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Basics

Description

  • An inflammatory arthritis leading to an acutely red, hot, swollen joint, which can progress to a chronic tophaceous joint that is associated with pain, nodule formation, and cutaneous compromise
  • Also characterized by deposition of monosodium urate (MSU) crystals that accumulate in joints and soft tissues, resulting in acute and chronic arthritis, soft-tissue masses called tophi, urate nephropathy, and uric acid nephrolithiasis
  • The long limb, foot, ankle, and knee is preferentially involved.
  • The involvement of the 1st metatarsophalangeal joint (podagra) is characteristic.
  • Gout flares can occur in the elbows, wrists and hand joints, but the upper limb involvement is usually only in patients with long-standing, poorly controlled disease. Axial skeleton involvement occurs occasionally.
  • Flares are usually monoarticular. Polyarticular flares can be associated with pronounced systemic symptoms, including fever, chills, and delirium.
  • Gout is related to a hyperuricemia (serum uric acid level >6.8 mg/dL).

Epidemiology

Incidence

  • Incidence ranges between 0.6 and 2.9 per 1,000 person-years.
  • Gout has a higher incidence in males than females.

Prevalence
Prevalence ranges between 0.68% and 3.9% in adults.

Etiology and Pathophysiology

Four pathophysiologic stages:

  • Development of hyperuricemia (from uric acid overproduction and/or renal underexcretion)
  • Deposition of MSU crystals (Changes in uric acid solubility caused by local temperature decrease, trauma, or acidosis may precipitate out of solution and accumulate as crystals in joints and soft tissues.)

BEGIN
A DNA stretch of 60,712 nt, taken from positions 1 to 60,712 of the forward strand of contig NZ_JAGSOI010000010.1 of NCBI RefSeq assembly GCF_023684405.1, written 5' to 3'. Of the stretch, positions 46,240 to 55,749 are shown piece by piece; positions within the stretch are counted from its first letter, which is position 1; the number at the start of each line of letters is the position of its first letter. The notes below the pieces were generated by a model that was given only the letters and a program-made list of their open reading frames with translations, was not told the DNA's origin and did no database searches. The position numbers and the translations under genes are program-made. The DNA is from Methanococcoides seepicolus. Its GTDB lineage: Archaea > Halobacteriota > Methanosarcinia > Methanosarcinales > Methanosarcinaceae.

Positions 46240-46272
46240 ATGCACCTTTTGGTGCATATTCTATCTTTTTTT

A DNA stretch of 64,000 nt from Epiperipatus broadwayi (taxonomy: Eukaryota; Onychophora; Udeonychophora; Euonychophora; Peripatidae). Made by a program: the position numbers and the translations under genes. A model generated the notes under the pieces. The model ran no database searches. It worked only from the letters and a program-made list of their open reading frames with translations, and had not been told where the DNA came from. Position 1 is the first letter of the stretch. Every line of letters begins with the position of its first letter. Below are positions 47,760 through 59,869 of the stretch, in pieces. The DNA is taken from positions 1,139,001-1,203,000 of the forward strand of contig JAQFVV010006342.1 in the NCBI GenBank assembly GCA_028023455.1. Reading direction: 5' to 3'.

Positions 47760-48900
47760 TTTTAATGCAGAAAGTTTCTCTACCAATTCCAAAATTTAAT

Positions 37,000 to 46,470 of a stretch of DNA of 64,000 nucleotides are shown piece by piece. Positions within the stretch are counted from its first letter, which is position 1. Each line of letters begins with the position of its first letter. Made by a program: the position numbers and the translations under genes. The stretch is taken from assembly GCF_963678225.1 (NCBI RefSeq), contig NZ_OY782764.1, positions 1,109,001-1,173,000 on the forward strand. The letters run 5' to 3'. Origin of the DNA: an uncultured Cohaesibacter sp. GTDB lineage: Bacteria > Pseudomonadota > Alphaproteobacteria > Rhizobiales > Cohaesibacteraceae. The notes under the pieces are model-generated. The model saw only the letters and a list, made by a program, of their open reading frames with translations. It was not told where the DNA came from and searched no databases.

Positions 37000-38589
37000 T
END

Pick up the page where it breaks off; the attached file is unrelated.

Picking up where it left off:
• Clinical presentation of gout flares due to an acute inflammatory response to deposited crystals
  • Clinical presentation of advanced disease characterized by tophi and joint damage

Genetics

  • Consider HLA-B*5801 mutation genotyping for people in Asian origin.
  • Phosphoribosyl pyrophosphate (PRPP) deficiency and hypoxanthine guanine phosphoribosyltransferase (HGPRT) deficiency (Lesch-Nyhan syndrome) are inherited enzyme defects associated with overproduction of uric acid.
  • Polymorphisms in the URAT1 and SLC2A9 (GLUT9) renal transporters are hereditary enzyme defects resulting in primary underexcretion of uric acid.

Risk Factors

  • Age >40 years
  • Male gender
  • Excessive purine consumption from diet (alcohol [especially beer], red meat, seafood, sugar-sweetened beverages)
  • Metabolic syndrome/obesity (BMI >30)
  • Congestive heart failure
  • Chronic kidney disease (CKD)
  • Dyslipidemia, hypertension
  • Smoking
  • Dehydration (similar to diuretic effects)
  • Diabetes mellitus
  • Urate-elevating medications: thiazide diuretics, loop diuretics (less of a risk vs. thiazides), niacin, aspirin
  • Transplant associated gout can happen in immunosuppressed solid organ transplant recipients on low dose prednisolone and calcineurin inhibitors (cyclosporine and tacrolimus) as these medications increase uric acid (1).
  • Hyperuricemia from rapid cell turnover/tumor lysis syndrome (e.g., hemolysis, chemotherapy)

General Prevention

  • Diet modification: Avoid purine rich foods like red meat and shellfish. Reduce alcohol consumption (beer and liquor).
  • Maintain fluid intake and avoid dehydration.

Commonly Associated Conditions

  • Nontraumatic joint disorders
  • Metabolic syndrome, obesity (BMI >30)
  • Renal disease